Solid-state drives (SSDs) faced an astonishing development in the last few years, becoming the cornerstone to new paradigms and markets of the information technology, such as cloud computing and big data centers. So far, the SSD design approach has focused on the optimization of the Flash translation layer, the firmware devoted to fulfill the compatibility with traditional hard-disk drives. For hyperscaled SSDs this strategy is no longer valid since their performance and reliability are strictly linked to that of the NAND Flash memories that constitute the storage medium, in particular when the multilevel cell paradigm is considered. For this reason, the design flow must follow a bottom-up approach that, starting from an accurate knowledge of the time and use dependent reliability of the NAND Flash memories, selects the most appropriate error correction strategy to extend the SSD lifetime while reducing its performance degradation. Then, the design flow moves to that of the SSD controller and of the interface toward the host where the application is running. This paper will thoroughly discuss this bottom-up approach, and finally, it will show how it is possible to leverage new approaches, such as the software-defined storage system that, by exploiting a hardware/software codesign of the SSD controller architecture and of the host application, will be able to revolutionize the traditional computer/memory interaction.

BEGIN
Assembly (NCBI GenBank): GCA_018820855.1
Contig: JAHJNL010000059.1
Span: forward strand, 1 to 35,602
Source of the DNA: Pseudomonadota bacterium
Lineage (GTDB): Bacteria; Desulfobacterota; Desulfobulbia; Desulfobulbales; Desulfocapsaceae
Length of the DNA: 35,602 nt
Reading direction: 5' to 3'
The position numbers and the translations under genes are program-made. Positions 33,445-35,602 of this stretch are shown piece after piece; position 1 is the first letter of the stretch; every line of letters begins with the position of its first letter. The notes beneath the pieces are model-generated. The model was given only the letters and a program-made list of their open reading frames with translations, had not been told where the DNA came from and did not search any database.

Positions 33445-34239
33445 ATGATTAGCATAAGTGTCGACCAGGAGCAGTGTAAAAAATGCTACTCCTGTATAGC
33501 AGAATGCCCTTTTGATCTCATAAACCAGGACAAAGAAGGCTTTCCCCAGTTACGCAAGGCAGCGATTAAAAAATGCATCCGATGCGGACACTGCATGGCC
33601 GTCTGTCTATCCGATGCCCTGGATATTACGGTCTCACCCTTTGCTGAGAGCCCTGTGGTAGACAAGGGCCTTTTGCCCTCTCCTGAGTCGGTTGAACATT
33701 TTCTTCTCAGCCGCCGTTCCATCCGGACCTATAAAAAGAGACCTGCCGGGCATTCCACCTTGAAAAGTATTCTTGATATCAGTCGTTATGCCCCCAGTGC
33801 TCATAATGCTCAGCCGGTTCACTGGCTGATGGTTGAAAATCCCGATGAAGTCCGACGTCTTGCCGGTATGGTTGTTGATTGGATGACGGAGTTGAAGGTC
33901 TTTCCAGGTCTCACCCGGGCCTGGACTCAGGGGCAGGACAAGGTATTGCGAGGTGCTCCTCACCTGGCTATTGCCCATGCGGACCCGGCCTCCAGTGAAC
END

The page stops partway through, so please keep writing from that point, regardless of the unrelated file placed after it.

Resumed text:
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|Titolo:||Solid-State Drives: Memory Driven Design Methodologies for Optimal Performance|
|Data di pubblicazione:||2017|
|Appare nelle tipologie:||03.1 Articolo su rivista|